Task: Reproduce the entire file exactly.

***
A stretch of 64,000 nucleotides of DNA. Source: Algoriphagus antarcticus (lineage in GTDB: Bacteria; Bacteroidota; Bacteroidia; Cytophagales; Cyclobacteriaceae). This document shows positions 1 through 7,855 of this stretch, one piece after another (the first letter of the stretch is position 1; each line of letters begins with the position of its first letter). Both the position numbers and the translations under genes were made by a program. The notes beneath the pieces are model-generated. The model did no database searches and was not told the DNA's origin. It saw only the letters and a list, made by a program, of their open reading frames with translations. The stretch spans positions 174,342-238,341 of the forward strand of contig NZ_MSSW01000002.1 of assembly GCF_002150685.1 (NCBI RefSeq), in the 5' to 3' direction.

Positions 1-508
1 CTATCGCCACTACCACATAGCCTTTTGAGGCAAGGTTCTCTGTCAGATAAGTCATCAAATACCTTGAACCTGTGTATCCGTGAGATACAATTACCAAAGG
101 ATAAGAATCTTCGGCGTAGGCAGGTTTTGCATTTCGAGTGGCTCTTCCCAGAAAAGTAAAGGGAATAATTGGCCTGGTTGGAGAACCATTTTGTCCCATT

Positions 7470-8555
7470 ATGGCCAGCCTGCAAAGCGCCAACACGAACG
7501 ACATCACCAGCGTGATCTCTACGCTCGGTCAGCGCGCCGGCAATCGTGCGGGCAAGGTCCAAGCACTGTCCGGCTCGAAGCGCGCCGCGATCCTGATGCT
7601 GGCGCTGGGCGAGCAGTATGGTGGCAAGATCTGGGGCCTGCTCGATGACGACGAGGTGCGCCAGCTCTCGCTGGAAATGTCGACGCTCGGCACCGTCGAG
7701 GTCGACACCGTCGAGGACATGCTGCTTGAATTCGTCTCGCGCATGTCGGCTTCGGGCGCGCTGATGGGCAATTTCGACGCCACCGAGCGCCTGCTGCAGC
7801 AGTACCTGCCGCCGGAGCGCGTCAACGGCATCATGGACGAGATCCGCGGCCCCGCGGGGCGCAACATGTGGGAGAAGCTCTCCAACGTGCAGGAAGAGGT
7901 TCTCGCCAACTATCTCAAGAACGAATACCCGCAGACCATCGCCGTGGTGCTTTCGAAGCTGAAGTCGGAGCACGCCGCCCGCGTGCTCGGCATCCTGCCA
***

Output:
A stretch of 64,000 nucleotides of DNA. Source: Algoriphagus antarcticus (lineage in GTDB: Bacteria; Bacteroidota; Bacteroidia; Cytophagales; Cyclobacteriaceae). This document shows positions 1 through 7,855 of this stretch, one piece after another (the first letter of the stretch is position 1; each line of letters begins with the position of its first letter). Both the position numbers and the translations under genes were made by a program. The notes beneath the pieces are model-generated. The model did no database searches and was not told the DNA's origin. It saw only the letters and a list, made by a program, of their open reading frames with translations. The stretch spans positions 174,342-238,341 of the forward strand of contig NZ_MSSW01000002.1 of assembly GCF_002150685.1 (NCBI RefSeq), in the 5' to 3' direction.

Positions 1-508
1 CTATCGCCACTACCACATAGCCTTTTGAGGCAAGGTTCTCTGTCAGATAAGTCATCAAATACCTTGAACCTGTGTATCCGTGAGATACAATTACCAAAGG
101 ATAAGAATCTTCGGCGTAGGCAGGTTTTGCATTTCGAGTGGCTCTTCCCAGAAAAGTAAAGGGAATAATTGGCCTGGTTGGAGAACCATTTTGTCCCATT

Positions 7470-8555
7470 ATGGCCAGCCTGCAAAGCGCCAACACGAACG
7501 ACATCACCAGCGTGATCTCTACGCTCGGTCAGCGCGCCGGCAATCGTGCGGGCAAGGTCCAAGCACTGTCCGGCTCGAAGCGCGCCGCGATCCTGATGCT
7601 GGCGCTGGGCGAGCAGTATGGTGGCAAGATCTGGGGCCTGCTCGATGACGACGAGGTGCGCCAGCTCTCGCTGGAAATGTCGACGCTCGGCACCGTCGAG
7701 GTCGACACCGTCGAGGACATGCTGCTTGAATTCGTCTCGCGCATGTCGGCTTCGGGCGCGCTGATGGGCAATTTCGACGCCACCGAGCGCCTGCTGCAGC
7801 AGTACCTGCCGCCGGAGCGCGTCAACGGCATCATGGACGAGATCCGCGGCCCCGCGGGGCGCAACATGTGGGAGAAGCTCTCCAACGTGCAGGAAGAGGT
7901 TCTCGCCAACTATCTCAAGAACGAATACCCGCAGACCATCGCCGTGGTGCTTTCGAAGCTGAAGTCGGAGCACGCCGCCCGCGTGCTCGGCATCCTGCCA